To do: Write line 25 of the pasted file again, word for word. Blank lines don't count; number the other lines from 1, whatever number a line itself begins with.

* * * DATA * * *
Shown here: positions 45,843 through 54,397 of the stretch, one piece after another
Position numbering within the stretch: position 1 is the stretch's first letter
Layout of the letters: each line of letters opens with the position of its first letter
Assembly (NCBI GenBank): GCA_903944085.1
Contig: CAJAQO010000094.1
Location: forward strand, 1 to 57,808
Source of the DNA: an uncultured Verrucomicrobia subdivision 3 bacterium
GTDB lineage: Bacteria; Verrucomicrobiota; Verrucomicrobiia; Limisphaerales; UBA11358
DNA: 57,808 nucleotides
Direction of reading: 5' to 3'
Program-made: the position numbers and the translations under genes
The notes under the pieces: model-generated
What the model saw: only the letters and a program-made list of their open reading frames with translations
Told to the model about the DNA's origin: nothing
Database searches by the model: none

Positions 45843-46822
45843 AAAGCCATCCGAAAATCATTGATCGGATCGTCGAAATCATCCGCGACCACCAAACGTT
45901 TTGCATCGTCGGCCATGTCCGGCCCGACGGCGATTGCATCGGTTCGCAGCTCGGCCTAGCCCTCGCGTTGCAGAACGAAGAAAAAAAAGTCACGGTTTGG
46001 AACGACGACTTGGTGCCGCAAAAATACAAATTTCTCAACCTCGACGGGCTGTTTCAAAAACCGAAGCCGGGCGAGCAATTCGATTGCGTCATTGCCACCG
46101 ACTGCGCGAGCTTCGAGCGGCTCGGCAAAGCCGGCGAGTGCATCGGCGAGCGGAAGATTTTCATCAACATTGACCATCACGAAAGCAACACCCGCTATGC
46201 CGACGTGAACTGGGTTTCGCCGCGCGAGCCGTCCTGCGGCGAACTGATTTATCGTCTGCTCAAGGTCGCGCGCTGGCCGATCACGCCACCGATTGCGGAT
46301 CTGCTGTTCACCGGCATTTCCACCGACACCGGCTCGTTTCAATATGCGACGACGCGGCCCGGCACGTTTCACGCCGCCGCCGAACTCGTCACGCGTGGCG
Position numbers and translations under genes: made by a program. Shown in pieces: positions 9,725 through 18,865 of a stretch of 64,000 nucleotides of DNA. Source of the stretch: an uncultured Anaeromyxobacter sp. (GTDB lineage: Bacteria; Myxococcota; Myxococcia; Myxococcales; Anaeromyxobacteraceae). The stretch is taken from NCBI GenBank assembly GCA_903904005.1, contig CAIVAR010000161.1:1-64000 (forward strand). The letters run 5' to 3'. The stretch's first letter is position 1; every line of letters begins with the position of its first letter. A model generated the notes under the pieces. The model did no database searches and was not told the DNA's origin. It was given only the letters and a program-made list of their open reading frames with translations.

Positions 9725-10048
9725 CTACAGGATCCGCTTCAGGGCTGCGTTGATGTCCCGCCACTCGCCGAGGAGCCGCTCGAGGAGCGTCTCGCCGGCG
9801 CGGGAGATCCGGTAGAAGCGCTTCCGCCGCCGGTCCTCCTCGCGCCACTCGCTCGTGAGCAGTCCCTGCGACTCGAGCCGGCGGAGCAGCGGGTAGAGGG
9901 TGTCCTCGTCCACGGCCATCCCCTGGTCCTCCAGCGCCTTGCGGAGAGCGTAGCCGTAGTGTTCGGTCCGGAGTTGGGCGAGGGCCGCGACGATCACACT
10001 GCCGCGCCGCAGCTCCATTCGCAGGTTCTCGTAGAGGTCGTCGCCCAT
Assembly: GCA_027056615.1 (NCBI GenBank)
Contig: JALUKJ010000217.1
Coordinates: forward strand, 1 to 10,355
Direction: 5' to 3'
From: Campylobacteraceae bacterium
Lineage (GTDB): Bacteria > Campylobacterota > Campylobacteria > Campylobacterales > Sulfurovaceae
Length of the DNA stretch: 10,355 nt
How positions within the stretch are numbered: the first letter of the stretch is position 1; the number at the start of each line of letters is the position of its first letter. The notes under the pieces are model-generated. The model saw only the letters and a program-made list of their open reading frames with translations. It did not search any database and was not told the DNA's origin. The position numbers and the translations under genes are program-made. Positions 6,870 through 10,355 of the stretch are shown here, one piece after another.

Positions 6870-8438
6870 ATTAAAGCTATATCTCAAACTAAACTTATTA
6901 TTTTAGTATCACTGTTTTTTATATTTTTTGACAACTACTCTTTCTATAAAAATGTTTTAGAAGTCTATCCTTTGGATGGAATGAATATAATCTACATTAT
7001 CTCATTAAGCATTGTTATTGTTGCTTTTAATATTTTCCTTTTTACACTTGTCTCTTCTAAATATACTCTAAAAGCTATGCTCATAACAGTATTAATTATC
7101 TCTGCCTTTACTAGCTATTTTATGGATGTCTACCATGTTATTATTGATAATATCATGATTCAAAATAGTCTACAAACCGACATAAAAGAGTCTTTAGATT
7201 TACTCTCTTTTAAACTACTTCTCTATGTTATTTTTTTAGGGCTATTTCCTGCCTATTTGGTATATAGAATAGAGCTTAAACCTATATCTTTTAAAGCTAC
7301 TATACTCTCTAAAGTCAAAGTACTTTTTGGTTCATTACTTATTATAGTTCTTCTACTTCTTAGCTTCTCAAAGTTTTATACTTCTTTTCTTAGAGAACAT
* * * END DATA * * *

9725 CTACAGGATCCGCTTCAGGGCTGCGTTGATGTCCCGCCACTCGCCGAGGAGCCGCTCGAGGAGCGTCTCGCCGGCG